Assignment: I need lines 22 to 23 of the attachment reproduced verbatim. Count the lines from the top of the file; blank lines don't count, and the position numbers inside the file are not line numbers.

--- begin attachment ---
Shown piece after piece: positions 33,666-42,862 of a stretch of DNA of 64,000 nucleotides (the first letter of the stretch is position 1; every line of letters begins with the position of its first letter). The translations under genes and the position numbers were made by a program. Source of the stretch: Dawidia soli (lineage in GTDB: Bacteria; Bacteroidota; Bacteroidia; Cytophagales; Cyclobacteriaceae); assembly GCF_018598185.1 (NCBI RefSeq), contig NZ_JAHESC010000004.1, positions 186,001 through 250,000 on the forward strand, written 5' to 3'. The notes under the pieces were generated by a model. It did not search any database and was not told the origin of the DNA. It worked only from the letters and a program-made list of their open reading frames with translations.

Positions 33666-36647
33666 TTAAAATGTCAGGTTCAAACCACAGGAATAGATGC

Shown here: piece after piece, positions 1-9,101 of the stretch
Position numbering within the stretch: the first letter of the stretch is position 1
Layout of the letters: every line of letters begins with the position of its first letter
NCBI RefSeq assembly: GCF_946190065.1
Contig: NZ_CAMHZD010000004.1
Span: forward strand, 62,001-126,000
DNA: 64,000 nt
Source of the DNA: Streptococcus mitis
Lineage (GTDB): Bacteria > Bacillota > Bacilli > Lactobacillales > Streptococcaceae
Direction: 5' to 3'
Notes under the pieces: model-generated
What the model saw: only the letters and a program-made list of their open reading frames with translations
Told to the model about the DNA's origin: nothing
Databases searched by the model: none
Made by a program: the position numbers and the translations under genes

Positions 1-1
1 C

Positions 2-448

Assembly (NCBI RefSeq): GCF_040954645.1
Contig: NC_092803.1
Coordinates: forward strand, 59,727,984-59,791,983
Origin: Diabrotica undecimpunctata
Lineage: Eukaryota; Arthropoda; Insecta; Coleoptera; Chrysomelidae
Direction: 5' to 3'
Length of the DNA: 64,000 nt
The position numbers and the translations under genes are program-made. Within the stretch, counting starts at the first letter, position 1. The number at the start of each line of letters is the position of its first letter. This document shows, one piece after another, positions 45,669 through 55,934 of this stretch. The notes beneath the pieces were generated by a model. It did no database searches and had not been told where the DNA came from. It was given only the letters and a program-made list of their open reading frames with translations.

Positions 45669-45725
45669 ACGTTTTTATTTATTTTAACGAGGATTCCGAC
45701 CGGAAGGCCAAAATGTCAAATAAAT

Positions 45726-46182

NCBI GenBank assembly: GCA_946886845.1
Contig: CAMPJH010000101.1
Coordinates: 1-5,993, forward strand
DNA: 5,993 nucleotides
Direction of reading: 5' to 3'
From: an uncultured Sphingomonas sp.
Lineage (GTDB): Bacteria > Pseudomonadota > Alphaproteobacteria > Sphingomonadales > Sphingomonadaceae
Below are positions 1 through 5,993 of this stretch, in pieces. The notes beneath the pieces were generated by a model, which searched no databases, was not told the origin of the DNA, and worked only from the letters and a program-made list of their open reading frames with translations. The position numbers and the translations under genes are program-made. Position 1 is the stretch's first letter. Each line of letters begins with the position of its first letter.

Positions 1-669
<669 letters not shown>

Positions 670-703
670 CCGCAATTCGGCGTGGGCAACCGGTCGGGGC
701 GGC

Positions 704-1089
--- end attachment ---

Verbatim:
Assembly (NCBI RefSeq): GCF_040954645.1
Contig: NC_092803.1